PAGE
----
“I have a passion for community. If people understand the place where they live, they’ll be more likely to stay and invest themselves in it.”
This is how 70-year-old Virginia Bruce sums up her life philosophy and her life work.
Interviewed in the white geodesic dome where she offices just off NW Murray Rd, Virginia talks fluently about many facets of community life:
- Virtual chats with her neighbors in 97229 on Nextdoor.com
- The local Business Association board member responsible for banners and flower baskets along NW Cornell Rd and other thoroughfares
- The need for parks in the new Bonny Slope West development
- Traffic fatalities on county roads
- The Cider Festival held every October
- Plans to restore the 1869 saltbox house of John Quincy Adams Young, who came to the area on the Oregon Trail and gave Cedar Mill its name
- Governance of urban unincorporated areas (UUAs)…and more
In fact, the area’s unincorporated status is a common thread across many of the topics and issues Virginia covers. Since its days as a rural outpost served by postmaster JQA Young from the saltbox family home, Cedar Mill has relied heavily on private, volunteer and improvised efforts to meet community needs. Even as Virginia continues this tradition with her newspaper, she asks herself and others if there might be a better way.
With Washington County’s growth almost double the state average, densely populated suburbs – including Cedar Hills, Garden Home, Raleigh Hills, West Slope, Aloha and Bethany – still function in a governance grey area. They have passed on the early incorporation examples set by Beaverton, Hillsboro, Forest Grove and Tigard. At the same time, Cedar Mill and other UUAs have resisted annexation by both Portland and Beaverton.
As a result of this history, services normally provided by city governments – water supply, sanitation, roads, schools, parks and libraries – have developed piecemeal through single purpose service districts, private companies, county taxes or volunteer contributions. Though Cedar Mill maintains a Portland address and zip code, for example, it’s served by the Tualatin Hills Park & Recreation District and Beaverton Independent School District. Its library was built by volunteers.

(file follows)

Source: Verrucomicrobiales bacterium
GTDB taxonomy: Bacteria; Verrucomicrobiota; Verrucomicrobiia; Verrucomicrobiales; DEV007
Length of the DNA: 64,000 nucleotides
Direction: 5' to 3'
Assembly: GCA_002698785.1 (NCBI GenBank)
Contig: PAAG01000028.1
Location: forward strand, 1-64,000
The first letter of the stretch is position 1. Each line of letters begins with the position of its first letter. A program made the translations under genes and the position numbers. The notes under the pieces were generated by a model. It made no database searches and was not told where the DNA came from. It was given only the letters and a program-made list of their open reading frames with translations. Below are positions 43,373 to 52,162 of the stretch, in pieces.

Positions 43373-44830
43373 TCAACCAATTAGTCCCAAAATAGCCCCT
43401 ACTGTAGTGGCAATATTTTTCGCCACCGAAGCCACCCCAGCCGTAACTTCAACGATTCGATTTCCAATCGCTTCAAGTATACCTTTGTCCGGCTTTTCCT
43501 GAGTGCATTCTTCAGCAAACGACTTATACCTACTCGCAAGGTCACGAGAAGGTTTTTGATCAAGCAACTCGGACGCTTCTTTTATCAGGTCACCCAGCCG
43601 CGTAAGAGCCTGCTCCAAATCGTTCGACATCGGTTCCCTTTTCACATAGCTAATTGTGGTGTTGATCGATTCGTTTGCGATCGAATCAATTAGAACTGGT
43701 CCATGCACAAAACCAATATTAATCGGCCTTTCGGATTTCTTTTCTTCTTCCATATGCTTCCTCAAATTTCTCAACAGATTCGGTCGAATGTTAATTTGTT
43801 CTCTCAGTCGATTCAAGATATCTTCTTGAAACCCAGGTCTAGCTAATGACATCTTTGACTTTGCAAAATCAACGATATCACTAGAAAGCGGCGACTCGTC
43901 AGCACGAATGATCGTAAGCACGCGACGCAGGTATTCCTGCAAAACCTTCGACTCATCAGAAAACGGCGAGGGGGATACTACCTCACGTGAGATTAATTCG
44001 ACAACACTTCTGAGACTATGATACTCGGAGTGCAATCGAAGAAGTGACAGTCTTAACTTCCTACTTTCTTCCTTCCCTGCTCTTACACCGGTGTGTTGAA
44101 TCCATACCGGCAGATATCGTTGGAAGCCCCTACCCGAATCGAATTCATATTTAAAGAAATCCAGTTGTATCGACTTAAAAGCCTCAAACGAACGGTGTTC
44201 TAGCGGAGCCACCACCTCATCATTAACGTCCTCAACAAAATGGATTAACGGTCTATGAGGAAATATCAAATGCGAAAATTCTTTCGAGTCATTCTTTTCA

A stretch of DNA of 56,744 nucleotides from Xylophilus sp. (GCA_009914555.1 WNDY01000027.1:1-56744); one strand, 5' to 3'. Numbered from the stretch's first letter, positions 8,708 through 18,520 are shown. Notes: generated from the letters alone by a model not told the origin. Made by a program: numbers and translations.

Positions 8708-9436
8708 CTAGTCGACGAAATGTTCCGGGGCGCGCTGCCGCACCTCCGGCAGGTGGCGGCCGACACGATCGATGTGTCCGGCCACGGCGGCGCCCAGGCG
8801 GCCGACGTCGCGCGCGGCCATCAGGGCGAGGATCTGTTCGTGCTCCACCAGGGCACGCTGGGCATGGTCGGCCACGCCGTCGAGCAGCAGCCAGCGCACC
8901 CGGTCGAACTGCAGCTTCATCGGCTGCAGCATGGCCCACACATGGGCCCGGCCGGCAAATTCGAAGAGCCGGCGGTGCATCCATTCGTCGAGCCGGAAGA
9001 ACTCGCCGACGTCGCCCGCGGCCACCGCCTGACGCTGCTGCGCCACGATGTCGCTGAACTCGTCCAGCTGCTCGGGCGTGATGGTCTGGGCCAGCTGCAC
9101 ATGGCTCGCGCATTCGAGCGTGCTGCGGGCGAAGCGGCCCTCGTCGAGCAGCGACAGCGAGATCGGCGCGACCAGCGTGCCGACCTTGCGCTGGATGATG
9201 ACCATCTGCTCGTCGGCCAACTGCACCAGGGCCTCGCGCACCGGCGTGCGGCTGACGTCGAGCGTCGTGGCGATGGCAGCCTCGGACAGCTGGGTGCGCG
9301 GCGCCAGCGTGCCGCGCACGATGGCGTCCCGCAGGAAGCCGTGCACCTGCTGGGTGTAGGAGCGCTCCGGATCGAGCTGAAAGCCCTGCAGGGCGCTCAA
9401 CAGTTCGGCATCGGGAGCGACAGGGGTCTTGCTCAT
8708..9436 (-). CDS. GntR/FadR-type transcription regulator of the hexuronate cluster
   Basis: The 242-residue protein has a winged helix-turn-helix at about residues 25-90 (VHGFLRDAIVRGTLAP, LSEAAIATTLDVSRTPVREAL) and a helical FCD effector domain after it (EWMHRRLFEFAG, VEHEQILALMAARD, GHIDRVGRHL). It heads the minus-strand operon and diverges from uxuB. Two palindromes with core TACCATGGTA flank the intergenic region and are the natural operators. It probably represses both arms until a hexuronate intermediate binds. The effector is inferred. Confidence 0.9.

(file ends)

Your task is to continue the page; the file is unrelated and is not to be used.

The quality of these basic services is generally high, says Virginia. But a 6-part series on the governance of Cedar Mill identifies areas where it lags behind neighboring cities, including representation and voice in local government, infrastructure (such as sidewalks, crosswalks and traffic lights), public spaces and events, community identity and planning, and economic development. Published in 2008, the last installment of the series sums up the choices open to Cedar Mill and other UUAs.
Whether we can get the kind of community we need and deserve without a city to guide our development remains to be seen. Alternatives to annexation or incorporation might include a strong private community development association, the village/hamlet concept that’s being explored in Clackamas County (we could learn from their successes and mistakes), even the provision of another urban service district specifically to deal with [services that are inadequate or lacking].
Eight years on, Virginia’s quick to concede that the County has stepped up its game and law enforcement and road services have improved. But she remains concerned about community identity and economic development.
Whatever the future holds, Virginia and her newspaper are pioneering guides to Cedar Mill. Her curiosity, energy and heart help residents understand its past and present, imagine its future, and feel a part of and give back to the community.